At the elementary level, students now have daily morning meetings, a time set aside for social-emotional learning and work on communication skills.

So far, the district has seen some positive results—a reduction in chronic absenteeism that Rodriguez attributes at least in part to the district’s work on connectedness.

“We know that when kids feel like they belong in school, they have better attendance, they have better academic achievement, and just greater social-emotional support,” she said.

A New Mexico high school makes relationships part of its early-warning system

Manzano High School in Albuquerque, N.M., relies on a dedicated advisory time so students build strong connections with staff who can then spot warning signs that a student might be falling behind.

The 30-minute advisory period that happens every Monday isn’t new to the 1,300-student high school. What’s new about it is that, over the past couple of years, advisers have been expected to check in with their advisees and, using the school’s student-information system, review their grades, attendance, and behavior over the prior week.

If a student is struggling, the adviser fills out a referral form and sends it to one of the school’s five student-success teams, each of which includes an academic counselor. That team starts working with the student to identify a root cause of their challenges and potential solutions.

The advisory period’s conversion to a key component of Manzano’s early warning, or student success, system has involved training for staff members on becoming deliberate listeners and lunch-and-learn sessions on building relationships with students, said Jeanie Stark, the school’s student-success systems coordinator.

“When you’re listening to the students, it’s listening to what they’re saying and maybe even listening to a little bit beyond that to get to that root cause,” she said. “And you may or may not respond right away.”

It’s still a work in progress. The school has work to do to ensure all advisers are using the student-success system as the framework for conversations with students, Principal Rachel Vigil said.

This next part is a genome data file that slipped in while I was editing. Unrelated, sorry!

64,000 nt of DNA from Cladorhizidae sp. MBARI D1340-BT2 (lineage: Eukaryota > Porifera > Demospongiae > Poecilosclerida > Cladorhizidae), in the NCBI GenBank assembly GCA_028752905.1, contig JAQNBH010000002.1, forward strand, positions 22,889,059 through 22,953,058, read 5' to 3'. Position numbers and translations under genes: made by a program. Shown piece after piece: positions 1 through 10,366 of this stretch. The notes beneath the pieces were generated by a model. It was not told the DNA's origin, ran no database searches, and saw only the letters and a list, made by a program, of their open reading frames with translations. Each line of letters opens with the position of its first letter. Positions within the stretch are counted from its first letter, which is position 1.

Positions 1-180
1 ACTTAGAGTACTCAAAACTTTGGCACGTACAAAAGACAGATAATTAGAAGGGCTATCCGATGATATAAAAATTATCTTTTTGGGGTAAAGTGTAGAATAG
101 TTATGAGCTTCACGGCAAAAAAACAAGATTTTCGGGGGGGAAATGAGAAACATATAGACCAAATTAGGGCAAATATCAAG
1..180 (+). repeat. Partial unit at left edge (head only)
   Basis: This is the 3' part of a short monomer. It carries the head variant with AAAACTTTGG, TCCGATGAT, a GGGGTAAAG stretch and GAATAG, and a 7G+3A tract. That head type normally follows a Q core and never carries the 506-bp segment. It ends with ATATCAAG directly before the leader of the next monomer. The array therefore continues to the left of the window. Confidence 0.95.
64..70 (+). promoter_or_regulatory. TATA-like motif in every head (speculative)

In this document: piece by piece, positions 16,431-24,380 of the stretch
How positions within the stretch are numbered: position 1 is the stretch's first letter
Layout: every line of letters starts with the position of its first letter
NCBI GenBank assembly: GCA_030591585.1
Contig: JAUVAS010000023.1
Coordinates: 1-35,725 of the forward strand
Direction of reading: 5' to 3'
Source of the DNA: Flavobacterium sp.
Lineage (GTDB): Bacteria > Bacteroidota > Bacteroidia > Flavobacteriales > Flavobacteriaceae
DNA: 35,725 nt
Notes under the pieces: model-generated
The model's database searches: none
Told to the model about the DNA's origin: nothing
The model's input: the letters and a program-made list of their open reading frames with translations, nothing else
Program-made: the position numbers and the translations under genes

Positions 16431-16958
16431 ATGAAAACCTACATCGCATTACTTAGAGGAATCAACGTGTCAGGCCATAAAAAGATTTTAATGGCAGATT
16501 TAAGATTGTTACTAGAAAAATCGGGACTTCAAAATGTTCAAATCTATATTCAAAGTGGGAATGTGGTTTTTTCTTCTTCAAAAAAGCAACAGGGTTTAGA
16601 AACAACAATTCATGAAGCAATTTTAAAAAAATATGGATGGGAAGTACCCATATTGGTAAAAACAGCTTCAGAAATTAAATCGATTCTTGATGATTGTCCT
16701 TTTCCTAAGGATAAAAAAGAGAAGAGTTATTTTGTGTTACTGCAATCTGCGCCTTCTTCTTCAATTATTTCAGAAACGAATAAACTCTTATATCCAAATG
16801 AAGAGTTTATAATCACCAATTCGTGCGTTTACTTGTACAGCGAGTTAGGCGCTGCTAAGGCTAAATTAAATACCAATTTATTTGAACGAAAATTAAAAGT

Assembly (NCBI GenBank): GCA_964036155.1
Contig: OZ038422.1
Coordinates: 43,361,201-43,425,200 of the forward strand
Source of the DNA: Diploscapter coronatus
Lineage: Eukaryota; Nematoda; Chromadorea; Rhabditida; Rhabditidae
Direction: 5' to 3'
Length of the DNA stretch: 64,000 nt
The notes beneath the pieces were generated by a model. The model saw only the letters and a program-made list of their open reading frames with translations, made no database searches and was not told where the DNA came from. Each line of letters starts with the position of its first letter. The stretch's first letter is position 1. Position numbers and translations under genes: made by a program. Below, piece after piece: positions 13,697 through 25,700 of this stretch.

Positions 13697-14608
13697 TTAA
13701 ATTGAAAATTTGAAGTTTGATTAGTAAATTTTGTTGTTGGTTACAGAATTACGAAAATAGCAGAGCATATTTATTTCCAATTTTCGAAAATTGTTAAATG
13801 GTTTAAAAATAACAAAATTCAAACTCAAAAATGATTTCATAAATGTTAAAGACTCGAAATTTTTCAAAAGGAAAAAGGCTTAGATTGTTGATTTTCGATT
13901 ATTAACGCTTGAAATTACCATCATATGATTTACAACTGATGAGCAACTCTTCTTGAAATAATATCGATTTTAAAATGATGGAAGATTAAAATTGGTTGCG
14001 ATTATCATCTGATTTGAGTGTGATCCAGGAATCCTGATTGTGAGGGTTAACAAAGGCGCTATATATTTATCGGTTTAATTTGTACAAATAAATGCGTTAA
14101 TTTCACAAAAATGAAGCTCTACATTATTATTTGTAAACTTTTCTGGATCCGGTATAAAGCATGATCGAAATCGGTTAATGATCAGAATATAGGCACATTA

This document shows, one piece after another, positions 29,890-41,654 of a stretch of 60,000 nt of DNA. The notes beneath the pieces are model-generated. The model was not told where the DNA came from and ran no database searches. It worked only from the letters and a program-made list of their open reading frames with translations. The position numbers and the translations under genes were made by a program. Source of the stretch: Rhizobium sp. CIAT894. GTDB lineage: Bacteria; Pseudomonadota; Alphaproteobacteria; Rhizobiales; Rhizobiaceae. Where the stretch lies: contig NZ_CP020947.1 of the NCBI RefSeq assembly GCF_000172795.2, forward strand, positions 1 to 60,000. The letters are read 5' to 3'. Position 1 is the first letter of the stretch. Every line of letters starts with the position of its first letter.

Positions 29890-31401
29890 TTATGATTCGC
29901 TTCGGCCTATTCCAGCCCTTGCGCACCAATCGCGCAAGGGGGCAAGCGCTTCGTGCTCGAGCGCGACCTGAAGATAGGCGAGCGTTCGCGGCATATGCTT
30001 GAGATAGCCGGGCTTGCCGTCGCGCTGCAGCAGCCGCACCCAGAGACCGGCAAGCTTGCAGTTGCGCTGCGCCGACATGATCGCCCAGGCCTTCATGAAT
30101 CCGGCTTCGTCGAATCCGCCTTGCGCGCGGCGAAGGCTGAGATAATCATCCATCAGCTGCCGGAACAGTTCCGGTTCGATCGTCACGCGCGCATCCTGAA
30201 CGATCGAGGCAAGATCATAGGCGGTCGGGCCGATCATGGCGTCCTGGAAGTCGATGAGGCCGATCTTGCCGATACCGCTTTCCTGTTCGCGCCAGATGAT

Attendance has improved this year, and the number of students requiring student-success-team referrals has been dropping, Stark said. But a more immediate sign that the check-ins and related work have been successful is feedback from students.

Last spring, Manzano staff interviewed students whom advisers had referred to a student-success team. Of all the help they’d received, the regular check-ins were the most meaningful and helpful, the students said.

“Students were saying, ‘We do better when we have people doing those one-on-one check-ins,’” Vigil said. “Just, ‘Hey, how are you doing?’ It doesn’t even have to be academic.”

Grades and attendance data are readily available through the student-information system, Stark said, but students “want a lot of communication. They want that teacher to talk to them, and they want them to tell them how they’re doing.”

Now, the Albuquerque district wants to spread Manzano’s work. It’s working with other high schools in the city to craft their own student-success systems, and some of Albuquerque’s middle schools are figuring out what a student-success system looks like for younger students, said Sheri Jett, Albuquerque’s associate superintendent for school climate and supports, a new position.

Working with the student-survey company Panorama, Albuquerque has also begun conducting regular student surveys on students’ skills, habits, and mindset. Manzano staff hope these surveys will provide them with even more student feedback they can use to tailor their student-success system.

In Washington state, a district uses connections to battle chronic absenteeism